The Urban Sanitation Research Initiative aims to analyse the internal workings of organisations that make and implement sanitation policy, regulation and services to address four specific questions: (a) the gender balance in decision-making/technical roles in these organisations; (b) how attitudes to sanitation vary between male and female decision-makers; (c) the key barriers to female participation in these roles; (d) provide recommendations for equitable recruitment, placement and career advancement of women.

Across six national and County sanitation-related institutions in Kenya, an average of 37% of top-level staff were women. Corporate leadership roles are particularly unevenly split between genders.

This mapping exercise is part of a wider analysis of attitudes of decision-makers in the sanitation sector in Kenya and the barriers to these roles for women.

This research was led by Athena Infonomics; a summary of a literature review from this project can be found here.

Gender inequity at the level of policy, regulation and management can perpetuate inequities throughout the sanitation sector, limiting the voice and participation of women decision-makers.

A literature review was completed as part of a research project analysing the internal workings of organisations that contribute to and implement sanitation services and policy in Kenya.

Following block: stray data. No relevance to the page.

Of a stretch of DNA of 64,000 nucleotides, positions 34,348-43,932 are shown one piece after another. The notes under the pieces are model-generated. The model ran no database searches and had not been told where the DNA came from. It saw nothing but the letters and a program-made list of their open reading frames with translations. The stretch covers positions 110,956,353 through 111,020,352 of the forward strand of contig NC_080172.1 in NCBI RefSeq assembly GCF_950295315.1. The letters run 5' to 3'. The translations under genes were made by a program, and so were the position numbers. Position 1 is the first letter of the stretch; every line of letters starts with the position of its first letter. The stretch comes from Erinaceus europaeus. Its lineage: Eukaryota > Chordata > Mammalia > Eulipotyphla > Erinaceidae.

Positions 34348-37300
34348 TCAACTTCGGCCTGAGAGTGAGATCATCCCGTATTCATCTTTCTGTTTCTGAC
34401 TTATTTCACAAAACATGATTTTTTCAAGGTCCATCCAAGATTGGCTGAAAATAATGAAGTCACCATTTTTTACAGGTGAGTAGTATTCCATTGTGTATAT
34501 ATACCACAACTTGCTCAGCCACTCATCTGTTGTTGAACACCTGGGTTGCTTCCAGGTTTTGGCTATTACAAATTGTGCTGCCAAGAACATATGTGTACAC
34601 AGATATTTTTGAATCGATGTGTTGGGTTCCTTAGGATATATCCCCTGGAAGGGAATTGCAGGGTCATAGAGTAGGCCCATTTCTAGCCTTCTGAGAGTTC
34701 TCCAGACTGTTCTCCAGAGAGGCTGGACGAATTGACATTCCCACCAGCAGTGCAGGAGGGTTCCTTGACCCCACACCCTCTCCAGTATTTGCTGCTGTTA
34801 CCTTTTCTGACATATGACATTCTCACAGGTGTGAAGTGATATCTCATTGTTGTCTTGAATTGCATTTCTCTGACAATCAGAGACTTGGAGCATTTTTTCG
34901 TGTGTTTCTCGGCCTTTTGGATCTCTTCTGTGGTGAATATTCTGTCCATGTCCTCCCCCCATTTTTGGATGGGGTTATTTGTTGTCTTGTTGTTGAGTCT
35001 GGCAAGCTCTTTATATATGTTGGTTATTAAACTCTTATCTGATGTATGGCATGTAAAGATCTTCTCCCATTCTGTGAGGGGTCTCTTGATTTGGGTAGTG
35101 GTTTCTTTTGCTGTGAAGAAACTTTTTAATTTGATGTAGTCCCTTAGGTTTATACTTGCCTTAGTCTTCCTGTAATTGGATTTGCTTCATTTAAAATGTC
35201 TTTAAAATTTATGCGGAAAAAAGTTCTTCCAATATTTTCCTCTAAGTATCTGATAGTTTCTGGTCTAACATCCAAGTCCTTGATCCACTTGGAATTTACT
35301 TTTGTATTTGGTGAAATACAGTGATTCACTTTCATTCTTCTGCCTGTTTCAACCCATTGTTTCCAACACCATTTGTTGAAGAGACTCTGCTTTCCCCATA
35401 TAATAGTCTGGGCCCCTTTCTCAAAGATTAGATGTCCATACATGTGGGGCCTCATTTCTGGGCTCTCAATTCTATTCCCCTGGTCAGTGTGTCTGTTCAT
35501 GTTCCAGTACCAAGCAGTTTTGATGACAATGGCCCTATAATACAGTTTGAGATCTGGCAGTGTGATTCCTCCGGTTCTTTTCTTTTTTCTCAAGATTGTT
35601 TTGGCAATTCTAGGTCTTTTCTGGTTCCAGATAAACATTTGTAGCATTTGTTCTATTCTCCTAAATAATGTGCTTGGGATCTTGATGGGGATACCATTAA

Despite evidence that equal gender representation at managerial levels can increase firm performance and the quality of services provided, women are still under-represented in sanitation governance globally and in Kenya.

Numerous barriers to advancement exist at various stages, from a bias against women training in STEM fields to hostile work environments that discourage advancement.

Significant gaps remain in the literature on women working and progressing in sanitation and other technical fields.

The next stage of the research is to assess (a) the gender balance in decision-making/technical roles in these organisations; (b) how attitudes to sanitation vary between male and female decision-makers; (c) and the key barriers to female participation in these roles. This will lead to recommendations for equitable recruitment, placement and career advancement of women.

The full literature review can be accessed here.